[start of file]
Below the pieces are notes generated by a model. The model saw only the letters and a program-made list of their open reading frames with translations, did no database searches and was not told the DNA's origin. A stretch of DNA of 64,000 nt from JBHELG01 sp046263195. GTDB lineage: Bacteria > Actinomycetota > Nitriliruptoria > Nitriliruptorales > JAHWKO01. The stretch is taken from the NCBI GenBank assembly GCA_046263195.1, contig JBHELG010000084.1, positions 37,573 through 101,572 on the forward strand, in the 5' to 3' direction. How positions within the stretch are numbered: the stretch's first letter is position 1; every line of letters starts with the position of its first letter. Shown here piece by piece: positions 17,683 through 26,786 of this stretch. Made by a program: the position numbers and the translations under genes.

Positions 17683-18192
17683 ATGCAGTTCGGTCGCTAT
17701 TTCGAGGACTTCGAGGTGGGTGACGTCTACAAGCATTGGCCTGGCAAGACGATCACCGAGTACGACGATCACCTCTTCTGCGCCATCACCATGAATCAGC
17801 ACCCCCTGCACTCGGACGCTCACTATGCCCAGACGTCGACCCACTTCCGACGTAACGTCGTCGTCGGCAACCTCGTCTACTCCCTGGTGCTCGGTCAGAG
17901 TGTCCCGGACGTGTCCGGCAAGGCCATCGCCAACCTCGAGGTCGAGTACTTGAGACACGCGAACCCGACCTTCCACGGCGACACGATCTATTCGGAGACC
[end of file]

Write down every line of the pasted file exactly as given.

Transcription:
Below the pieces are notes generated by a model. The model saw only the letters and a program-made list of their open reading frames with translations, did no database searches and was not told the DNA's origin. A stretch of DNA of 64,000 nt from JBHELG01 sp046263195. GTDB lineage: Bacteria > Actinomycetota > Nitriliruptoria > Nitriliruptorales > JAHWKO01. The stretch is taken from the NCBI GenBank assembly GCA_046263195.1, contig JBHELG010000084.1, positions 37,573 through 101,572 on the forward strand, in the 5' to 3' direction. How positions within the stretch are numbered: the stretch's first letter is position 1; every line of letters starts with the position of its first letter. Shown here piece by piece: positions 17,683 through 26,786 of this stretch. Made by a program: the position numbers and the translations under genes.

Positions 17683-18192
17683 ATGCAGTTCGGTCGCTAT
17701 TTCGAGGACTTCGAGGTGGGTGACGTCTACAAGCATTGGCCTGGCAAGACGATCACCGAGTACGACGATCACCTCTTCTGCGCCATCACCATGAATCAGC
17801 ACCCCCTGCACTCGGACGCTCACTATGCCCAGACGTCGACCCACTTCCGACGTAACGTCGTCGTCGGCAACCTCGTCTACTCCCTGGTGCTCGGTCAGAG
17901 TGTCCCGGACGTGTCCGGCAAGGCCATCGCCAACCTCGAGGTCGAGTACTTGAGACACGCGAACCCGACCTTCCACGGCGACACGATCTATTCGGAGACC